By definition "medicine" isn't supposed to be fun, but sometimes medical breakthroughs offer treatment that even the most doctor-phobic might rush to try.
Researchers in Canada appear to have found a creative way to treat lazy eye: by gluing patients to the popular puzzle-matching game Tetris on their mobile phones.
Lazy eye, or amblyopia, is an eye disorder in which the eyes are not coordinated with each other. Patients often have to squint to see, especially if they did not have enough sleep or are fatigued. If the disorder is not treated, it can worsen and lead to more serious vision problems. As many as 5 per cent of the world's population suffers from it.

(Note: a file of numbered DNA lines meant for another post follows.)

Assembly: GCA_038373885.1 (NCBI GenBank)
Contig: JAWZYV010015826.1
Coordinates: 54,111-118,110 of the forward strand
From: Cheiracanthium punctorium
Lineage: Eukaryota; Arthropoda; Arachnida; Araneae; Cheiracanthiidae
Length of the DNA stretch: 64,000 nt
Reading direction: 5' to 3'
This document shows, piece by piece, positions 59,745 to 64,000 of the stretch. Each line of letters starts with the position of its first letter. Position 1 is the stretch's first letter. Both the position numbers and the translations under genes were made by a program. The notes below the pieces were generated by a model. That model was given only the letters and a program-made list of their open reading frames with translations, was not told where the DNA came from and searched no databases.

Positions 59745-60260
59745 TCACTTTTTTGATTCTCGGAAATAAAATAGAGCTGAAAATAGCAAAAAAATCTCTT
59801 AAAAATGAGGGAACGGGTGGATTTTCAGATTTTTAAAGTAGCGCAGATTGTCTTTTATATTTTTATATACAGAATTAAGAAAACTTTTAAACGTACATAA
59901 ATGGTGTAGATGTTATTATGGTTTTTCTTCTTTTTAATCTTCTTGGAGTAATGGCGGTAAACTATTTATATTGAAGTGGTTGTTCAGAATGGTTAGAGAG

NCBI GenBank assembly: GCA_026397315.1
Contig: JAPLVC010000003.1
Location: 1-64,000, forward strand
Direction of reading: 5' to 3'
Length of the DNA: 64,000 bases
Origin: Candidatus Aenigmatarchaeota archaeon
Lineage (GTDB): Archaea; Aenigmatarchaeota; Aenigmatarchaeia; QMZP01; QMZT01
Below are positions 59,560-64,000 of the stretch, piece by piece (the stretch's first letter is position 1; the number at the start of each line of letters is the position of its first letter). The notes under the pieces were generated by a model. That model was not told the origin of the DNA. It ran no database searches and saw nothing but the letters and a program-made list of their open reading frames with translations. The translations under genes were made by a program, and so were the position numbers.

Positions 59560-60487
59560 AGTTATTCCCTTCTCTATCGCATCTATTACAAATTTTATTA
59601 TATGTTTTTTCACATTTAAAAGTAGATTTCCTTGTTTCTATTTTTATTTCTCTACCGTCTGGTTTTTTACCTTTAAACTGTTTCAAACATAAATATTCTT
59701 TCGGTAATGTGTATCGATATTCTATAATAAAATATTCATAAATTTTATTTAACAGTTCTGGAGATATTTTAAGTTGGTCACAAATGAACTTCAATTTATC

But how many more people have played Tetris? Released in 1984 by a Soviet programmer, it has since been dubbed one of the 100 best video games ever, and been downloaded to over 100 million mobile devices.
With such popularity, the researchers at McGill University are certainly on to something. Traditionally, doctors treating lazy eye would place a patch on the healthy eye for hours or months. Playing a video game, as they report in Current Biology, would be far more convenient, and fun.
Of course, there is a likely downside: how do you treat sore thumb?